Measuring Parallelism with a Smart Laser Autocollimator

Laser Autocollimators are useful for measuring flatness and parallelism between two planes.  This is often an easy application, but it can get more complicated if one plane is more reflective than the second, or vice versa. Extra time may need to be spent on adjusting the laser intensity and the shutter speed of the sensor. Fortunately, modern technology has solved this issue. One optical component that can automatically adjust the shutter speed and laser intensity of the sensor to adjust for uneven reflectiveness is a Smart Laser Autocollimator.

Smart Laser Autocollimator

In this example, a parallel mirror with high reflectiveness will be compared to a piece of stainless steel from a hardware store with low reflectiveness to find the parallelism between a hypothetical sample that is more reflective than its reference point.

The stainless steel strip is reflective, but not as reflective as a proper mirror. This is demonstrated by tuning the Smart Laser Autocollimator to read the reflection of the mirror, then moving it out of the way using the stage and attempting to measure the reflection angle of the stainless steel strip. The sensor was previously tuned to the optical mirror, which will be used as a starting point (Figure 1). When the mirror is moved out of the way, the sensor cannot read the reflection of the stainless steel strip, thus showing the difference in reflectiveness (Figure 2).

Figure 1: Suruga Seiki Optical Mirror compared to stainless steel strip. The sensor is tuned to the mirror.
Figure 1: Suruga Seiki Optical Mirror compared to stainless steel strip. The sensor is tuned to the mirror.

The way to remedy this situation on older model Laser Autocollimator units is to manually adjust the shutter speed and intensity of the laser (Figure 3). Doing so can take time, and is not appropriate for production floor activities that need to be done quickly.

This is where the Smart Laser Autocollimator H410 series shows why it’s called the “Smart” Laser Autocollimator. Shutter and laser intensity are adjusted by the processing unit and can be set to process automatically through the LD adjustment settings.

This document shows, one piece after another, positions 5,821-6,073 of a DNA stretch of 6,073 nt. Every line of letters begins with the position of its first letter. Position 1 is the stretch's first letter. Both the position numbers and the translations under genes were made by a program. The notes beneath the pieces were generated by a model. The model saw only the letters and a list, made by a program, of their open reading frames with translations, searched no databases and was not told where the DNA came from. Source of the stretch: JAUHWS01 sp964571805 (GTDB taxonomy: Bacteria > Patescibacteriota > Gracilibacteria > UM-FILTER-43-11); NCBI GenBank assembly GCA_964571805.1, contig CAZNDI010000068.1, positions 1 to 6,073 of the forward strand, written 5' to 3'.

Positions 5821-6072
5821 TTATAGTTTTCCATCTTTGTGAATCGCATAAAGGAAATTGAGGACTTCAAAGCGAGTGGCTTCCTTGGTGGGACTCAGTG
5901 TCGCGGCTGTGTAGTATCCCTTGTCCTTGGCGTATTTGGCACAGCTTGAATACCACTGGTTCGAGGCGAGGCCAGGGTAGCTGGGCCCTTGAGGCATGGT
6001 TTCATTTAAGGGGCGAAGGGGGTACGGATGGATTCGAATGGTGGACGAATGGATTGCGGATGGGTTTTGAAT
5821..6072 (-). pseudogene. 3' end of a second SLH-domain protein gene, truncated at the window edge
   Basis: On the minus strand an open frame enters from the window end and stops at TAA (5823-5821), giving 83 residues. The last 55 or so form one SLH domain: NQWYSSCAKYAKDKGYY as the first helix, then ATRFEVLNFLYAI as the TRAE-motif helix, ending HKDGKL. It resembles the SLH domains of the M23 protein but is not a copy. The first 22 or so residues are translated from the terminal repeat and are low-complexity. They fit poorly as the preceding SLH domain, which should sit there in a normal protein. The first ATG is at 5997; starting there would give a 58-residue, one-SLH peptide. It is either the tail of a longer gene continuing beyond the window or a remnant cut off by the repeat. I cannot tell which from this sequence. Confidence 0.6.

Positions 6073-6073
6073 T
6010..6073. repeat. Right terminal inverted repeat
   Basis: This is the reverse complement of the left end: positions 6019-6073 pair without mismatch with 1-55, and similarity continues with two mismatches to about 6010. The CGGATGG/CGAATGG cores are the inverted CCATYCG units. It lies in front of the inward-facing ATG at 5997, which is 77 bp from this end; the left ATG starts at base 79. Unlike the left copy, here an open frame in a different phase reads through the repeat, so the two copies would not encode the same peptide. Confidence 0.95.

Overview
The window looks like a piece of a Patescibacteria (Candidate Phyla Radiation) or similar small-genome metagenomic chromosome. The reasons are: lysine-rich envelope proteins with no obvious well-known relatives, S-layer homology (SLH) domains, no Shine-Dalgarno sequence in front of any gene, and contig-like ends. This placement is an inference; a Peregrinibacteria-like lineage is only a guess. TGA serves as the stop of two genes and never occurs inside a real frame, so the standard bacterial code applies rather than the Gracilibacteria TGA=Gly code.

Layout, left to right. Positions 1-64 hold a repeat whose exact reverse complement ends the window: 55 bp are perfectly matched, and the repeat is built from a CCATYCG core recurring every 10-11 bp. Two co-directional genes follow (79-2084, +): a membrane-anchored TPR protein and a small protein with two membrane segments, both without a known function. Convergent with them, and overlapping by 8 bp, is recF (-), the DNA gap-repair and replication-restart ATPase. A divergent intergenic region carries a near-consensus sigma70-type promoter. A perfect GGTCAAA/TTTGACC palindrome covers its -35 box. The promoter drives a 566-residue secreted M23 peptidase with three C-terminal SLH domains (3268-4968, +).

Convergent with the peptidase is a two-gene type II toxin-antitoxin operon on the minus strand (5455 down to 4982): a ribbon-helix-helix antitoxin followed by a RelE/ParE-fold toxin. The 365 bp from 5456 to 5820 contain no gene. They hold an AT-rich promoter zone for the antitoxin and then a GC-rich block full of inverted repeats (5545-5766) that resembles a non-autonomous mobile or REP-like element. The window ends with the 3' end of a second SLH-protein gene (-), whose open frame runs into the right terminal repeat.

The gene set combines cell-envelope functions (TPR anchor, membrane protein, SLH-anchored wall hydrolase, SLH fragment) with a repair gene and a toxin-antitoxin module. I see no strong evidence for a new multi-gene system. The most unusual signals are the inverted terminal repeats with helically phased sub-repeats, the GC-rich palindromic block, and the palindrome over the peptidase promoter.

Figure 2: Mirror moved so laser reflects off of stainless steel strip. The readout shows an Error because it is not tuned to read that reflection.

The LD adjustment settings, and all settings, are accessed by pressing the icon on the bottom right-hand corner of the screen (Figure 4). The Settings menu will have a few options to choose from, the LD Adjustment tab is easy to find (Figure 5). The menu shows options for Auto or Manual adjustment, Tuning (for manual adjustment), and selection for the internal or external light source. Setting the LD Adjustment to Auto will allow the Smart Laser Autocollimator to automatically adjust the shutter speed and intensity of the laser as the surface changes. Since the stainless steel strip has an imperfect surface, you might see two dots in the newly tuned reflection (Figure 6), with one sharp dot for the mirror (Figure 7) after moving it back into place. From here, pressing the Run button will bring back the measurement screen so that the offset between the mirror and the stainless steel can be seen in milliradians (Figure 8, Figure 9).

Figure 4: Enter Settings to adjust the sensor.
Figure 5: LD Adjustment menu. Manual and Auto Adjustment and Tuning selections are on top.
Figure 6: Adjustment settings changed to Auto. Two reflections appear within the set tolerance.
Figure 7: The Mirror is moved back into place and the resulting reflection is clear and sharp.
Figure 8: Stainless steel strip off center measurement.
Figure 9: Optical Mirror off-center measurement.

Tolerance verification between two surfaces of different reflectance is now quick and easy thanks to automatic sensor adjustment on the Smart Laser Autocollimator. Integration into machinery and production lines can help make higher quality products in less time. Explore the MISUMI H410 Smart Laser Autocollimator here.

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